Such a competition will encourage collaboration between groups that serve overlapping populations—much as the SJI grants used to do in the late 2000s when SJI and LSC used to fund projects jointly.

A complex problem cannot be solved by one group or one perspective alone. Considering how law has become more complex and how much more endemic poverty is in our country, a competition like this should encourage participation across disciplines, including data scientists, behavioral change experts in the realm of public health, legal aid attorneys, legal hotline attorneys, substantive experts in those ears of law (plaintiff and defendant experience), courts, court self-help center staff and leaders, legal nonprofit technology groups, social science researchers in areas of interest (expungement, child support, juvenile dependency cases, housing/eviction, consumer law) UX designers, database experts, privacy and confidentiality experts, and maybe even some Federal experts on privacy like the FTC and the ACLU.

Crafting the call and defining the problem would not be a quick task—and would require a group of experts and thinkers to define the challenge and the concrete goals (like fly from NY to Paris). The group would need to be diverse and inclusive to arrive at a good challenge. Considering the high level of thought and expertize in our community—this could be a worthy project—and one where at the end we have one or two concrete approaches that maybe then can be deployed in other areas of the country and other areas of law.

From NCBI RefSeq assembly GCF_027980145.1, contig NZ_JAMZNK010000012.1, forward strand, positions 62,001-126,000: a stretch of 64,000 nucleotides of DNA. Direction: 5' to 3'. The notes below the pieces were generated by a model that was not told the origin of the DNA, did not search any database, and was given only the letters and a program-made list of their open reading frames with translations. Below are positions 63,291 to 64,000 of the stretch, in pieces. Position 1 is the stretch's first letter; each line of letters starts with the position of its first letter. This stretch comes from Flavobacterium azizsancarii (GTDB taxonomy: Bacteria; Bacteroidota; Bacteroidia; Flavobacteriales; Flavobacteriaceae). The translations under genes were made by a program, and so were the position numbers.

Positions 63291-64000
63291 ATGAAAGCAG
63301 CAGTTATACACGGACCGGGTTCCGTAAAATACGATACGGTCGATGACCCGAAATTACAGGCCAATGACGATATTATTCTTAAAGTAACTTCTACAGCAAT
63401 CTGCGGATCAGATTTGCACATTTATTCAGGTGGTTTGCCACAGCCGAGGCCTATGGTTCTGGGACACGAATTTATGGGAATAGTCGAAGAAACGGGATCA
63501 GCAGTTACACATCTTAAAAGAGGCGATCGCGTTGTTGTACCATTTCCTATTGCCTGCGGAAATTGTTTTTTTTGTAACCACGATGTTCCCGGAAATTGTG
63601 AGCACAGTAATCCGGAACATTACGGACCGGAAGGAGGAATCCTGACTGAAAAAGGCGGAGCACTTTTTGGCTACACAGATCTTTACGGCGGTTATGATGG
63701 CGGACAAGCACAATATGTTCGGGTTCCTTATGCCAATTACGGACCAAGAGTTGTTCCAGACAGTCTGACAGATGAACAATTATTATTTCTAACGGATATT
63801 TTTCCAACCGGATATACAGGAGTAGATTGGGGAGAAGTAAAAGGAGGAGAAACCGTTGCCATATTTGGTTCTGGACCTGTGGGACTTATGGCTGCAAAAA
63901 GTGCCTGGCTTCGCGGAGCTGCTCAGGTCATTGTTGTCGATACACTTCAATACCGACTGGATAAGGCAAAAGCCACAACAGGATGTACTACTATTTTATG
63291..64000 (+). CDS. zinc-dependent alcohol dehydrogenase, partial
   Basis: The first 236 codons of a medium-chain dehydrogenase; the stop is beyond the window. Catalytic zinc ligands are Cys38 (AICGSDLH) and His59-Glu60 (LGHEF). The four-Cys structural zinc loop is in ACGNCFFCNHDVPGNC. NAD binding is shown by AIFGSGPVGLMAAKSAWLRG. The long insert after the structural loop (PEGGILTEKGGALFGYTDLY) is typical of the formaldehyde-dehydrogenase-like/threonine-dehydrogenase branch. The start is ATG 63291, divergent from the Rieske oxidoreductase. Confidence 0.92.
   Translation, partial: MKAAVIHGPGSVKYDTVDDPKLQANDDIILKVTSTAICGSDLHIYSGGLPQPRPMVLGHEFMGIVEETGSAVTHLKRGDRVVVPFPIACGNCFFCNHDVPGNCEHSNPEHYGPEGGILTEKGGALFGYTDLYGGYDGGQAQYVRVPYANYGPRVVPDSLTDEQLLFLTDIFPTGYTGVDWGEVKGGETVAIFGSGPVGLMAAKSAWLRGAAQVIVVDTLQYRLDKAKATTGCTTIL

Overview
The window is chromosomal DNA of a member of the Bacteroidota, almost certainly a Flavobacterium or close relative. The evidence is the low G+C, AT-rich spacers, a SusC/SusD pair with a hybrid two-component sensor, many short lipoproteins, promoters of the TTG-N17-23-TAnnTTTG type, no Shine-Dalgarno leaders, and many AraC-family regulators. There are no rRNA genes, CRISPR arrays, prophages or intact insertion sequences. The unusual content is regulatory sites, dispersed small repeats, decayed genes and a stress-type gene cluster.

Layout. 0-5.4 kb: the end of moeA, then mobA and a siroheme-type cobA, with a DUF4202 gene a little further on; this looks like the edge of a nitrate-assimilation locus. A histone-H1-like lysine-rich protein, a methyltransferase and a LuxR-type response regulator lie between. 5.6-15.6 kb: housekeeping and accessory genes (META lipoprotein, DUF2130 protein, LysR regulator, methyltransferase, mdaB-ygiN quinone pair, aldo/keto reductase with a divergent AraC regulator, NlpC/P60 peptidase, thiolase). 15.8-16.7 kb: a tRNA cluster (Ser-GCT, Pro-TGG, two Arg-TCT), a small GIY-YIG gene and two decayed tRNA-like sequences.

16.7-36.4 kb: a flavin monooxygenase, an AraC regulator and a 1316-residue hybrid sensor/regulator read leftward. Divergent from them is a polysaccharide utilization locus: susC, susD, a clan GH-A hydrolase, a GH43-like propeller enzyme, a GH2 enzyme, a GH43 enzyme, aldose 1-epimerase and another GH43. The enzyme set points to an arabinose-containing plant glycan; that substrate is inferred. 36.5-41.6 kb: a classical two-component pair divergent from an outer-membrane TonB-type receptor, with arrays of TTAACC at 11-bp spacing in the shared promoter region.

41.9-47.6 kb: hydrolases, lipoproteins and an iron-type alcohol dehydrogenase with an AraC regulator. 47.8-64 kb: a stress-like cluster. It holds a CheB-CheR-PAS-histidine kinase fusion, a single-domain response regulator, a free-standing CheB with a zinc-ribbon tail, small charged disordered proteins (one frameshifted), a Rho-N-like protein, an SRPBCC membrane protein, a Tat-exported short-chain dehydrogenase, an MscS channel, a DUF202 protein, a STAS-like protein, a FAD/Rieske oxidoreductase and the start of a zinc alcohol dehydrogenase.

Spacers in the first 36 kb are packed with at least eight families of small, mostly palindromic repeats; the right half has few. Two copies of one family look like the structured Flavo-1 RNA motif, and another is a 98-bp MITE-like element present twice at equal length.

Any thoughts and reactions on using competitions and awards to incentivize solutions to hard problems in access to justice? If you know of competitions and awards that have led to innovation, embracing change, and ongoing improvement in your state Vis a Vis access to justice, please share them.




About richardzorza

I am deeply involved in access to justice and the patient voice movement.
This entry was posted in Access to Justice Generally, Incnetives, Technology. Bookmark the permalink.

One Response to Claudia Johnson Suggests Incentive Awards ATJ Innovation

  1. Claudia Johnson says:

    In retrospect, I should have mentioned that the TIG competition is akin to an ICP–in the sense that programs compete for funding to do innovation in legal services delivery encouraging partnership with other ATJ players working on similar issues, including libraries, courts, DV and housing and parenting groups, etc.